The new Macedonian Government took office on the 1st of June, after the Parliament approved the coalition government of the new Prime Minister, Zoran Zaev. The government programme provides for many reforms, including changes in the tax system, labour law and foreign investments.
The "fair" tax system should introduce higher tax rates for the wealthy. The Government announced the introduction of a personal income tax with two rates (10% and 18%). The idea is to keep the existing rate of 10% for the majority of the population, while the additional rate of 18% will be imposed only on people with an of income over EUR 1,000. The paid personal income tax will be returned to those with the lowest income.
So far, there have not been any suggestions to amend the profit tax rate, which remains at a steady 10%. However, the Government will offer tax relief for all ICT companies exporting software and services, and reduce the profit tax for information technologies to 5%.
The property tax rate on residential and non-residential real estate with a market value higher than EUR 400,000 might be increased by 0.1 percent. Also, the tax rate would increase if more property is owned.
Prime Minister Zaev announced a new Value Added Tax ("VAT") system named "More Money for Citizens" by which 15% of the paid VAT will be returned to citizens, except the VAT paid for (unspecified) luxurious products. Also, the Government intends to increase the rate of excise tax on passenger cars worth more than EUR 40,000.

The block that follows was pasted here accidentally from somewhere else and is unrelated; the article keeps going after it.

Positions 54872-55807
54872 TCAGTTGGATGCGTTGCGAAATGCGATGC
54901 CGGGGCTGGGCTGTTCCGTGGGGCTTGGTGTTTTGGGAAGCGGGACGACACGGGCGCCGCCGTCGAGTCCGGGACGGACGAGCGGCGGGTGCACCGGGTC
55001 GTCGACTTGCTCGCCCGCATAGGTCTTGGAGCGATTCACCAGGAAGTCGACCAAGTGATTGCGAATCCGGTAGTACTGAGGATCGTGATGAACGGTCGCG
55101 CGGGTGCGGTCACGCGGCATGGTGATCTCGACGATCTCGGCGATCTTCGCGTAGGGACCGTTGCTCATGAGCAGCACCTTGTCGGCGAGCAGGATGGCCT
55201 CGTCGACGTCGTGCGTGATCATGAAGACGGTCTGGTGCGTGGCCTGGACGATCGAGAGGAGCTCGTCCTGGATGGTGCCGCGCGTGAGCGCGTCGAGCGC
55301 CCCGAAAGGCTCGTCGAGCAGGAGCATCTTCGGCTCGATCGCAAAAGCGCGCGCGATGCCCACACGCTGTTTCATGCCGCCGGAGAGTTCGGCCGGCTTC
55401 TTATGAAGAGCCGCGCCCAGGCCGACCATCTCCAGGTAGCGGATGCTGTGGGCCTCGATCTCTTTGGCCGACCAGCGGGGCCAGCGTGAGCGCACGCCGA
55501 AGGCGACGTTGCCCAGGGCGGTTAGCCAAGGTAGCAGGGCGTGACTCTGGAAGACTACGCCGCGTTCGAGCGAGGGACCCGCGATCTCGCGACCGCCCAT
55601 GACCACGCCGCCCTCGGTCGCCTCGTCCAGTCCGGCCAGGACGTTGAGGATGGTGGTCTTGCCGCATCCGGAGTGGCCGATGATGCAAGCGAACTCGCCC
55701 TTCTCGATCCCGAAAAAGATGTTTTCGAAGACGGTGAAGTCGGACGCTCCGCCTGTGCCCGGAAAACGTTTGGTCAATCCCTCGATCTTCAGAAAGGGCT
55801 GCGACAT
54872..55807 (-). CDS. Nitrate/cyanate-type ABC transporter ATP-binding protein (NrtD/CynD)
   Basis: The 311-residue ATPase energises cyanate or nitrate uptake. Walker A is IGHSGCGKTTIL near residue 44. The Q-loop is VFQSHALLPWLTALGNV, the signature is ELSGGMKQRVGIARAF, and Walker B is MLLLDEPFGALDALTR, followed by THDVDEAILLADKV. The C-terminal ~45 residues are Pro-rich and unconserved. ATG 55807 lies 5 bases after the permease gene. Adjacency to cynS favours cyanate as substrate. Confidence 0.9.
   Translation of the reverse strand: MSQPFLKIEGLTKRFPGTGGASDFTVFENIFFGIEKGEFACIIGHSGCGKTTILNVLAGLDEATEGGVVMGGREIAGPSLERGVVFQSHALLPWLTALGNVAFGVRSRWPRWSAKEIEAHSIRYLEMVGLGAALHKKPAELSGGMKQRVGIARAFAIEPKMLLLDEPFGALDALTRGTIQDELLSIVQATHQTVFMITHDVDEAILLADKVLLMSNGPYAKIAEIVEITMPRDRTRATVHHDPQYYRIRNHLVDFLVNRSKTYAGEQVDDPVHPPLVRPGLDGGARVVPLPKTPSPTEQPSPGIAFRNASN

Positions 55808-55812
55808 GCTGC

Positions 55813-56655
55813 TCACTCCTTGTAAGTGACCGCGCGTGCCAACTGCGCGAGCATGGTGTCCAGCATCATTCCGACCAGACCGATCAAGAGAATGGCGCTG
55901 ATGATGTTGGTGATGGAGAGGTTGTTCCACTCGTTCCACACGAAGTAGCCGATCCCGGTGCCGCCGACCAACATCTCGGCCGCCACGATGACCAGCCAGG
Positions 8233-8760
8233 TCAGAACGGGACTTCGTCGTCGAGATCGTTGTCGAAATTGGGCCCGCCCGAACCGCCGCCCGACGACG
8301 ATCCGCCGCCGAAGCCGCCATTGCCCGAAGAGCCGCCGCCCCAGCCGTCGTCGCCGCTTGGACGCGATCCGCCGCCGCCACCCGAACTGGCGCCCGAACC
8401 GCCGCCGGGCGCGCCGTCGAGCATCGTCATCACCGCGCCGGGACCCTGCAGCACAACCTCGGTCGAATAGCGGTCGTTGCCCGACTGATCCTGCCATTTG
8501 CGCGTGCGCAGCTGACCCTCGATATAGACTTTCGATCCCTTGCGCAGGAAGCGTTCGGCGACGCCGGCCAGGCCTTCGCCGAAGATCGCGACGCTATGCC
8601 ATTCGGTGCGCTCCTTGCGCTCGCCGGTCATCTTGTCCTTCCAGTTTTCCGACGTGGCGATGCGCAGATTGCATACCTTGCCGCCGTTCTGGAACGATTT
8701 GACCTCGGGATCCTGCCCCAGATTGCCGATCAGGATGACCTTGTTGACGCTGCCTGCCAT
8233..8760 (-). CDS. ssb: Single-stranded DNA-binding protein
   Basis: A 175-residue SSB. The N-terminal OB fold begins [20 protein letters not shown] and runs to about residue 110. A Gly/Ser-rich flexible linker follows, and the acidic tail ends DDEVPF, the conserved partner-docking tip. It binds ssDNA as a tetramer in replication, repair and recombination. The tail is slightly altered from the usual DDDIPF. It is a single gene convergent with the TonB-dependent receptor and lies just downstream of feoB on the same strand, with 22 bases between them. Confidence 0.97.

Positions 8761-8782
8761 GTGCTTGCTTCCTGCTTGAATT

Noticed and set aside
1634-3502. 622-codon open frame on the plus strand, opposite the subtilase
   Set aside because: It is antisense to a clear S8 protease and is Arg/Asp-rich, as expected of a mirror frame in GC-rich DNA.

Finally, the programme advertised by the new Macedonian Government abolishes two duties: the broadcasting fee and the maximum upper limit for the payment of salary contributions.
The Government emphasised that its main objectives in the labour area are:
- the employment of 64,000 persons in the private sector using active measures;
- raising the minimum wage to MKD 16,000 by the end of the term; and,
- stimulating the payment of higher wages (which will lead to an increased average net salary to MKD 30,000).
Regarding the rights of workers, an amendment to the Law on Labour Relations will be suggested in order to establish an overtime work registry and make collective agreements mandatory for all legal entities with more than 20 employees.
The programme further envisages a shared parental leave in the first three months after a child's birth. It also includes a guarantee of keeping the same job position upon their return from parental leave within the next year.
New investments policy
Even though the new Government promised to pursue an active policy in order to attract foreign direct investments, its programme is mainly focused on the development of domestic enterprises - primarily small and medium business ("SMEs"). Special attention will be paid to connecting domestic and foreign enterprises in the technological-industrial development zones. The plan is to incorporate a support mechanism for investment projects by domestic enterprises to the amount of 25% of the sum of the total investment cost and the gross cost for each new job. The ultimate goal is to achieve an average rate of economic growth higher than 5% during the term.
The programme includes the establishment of an investment fund for start-up businesses in which the state will have a minority interest, with over 51% of the capital owned by private entities. Also, service activities with a higher added value (IT companies, telecommunications, architecture, etc.) will receive support by covering up to 50% of the cost of equipment necessary for a new investment, up to EUR 50,000. The Government will offer tax incentives for investments by citizens who work abroad.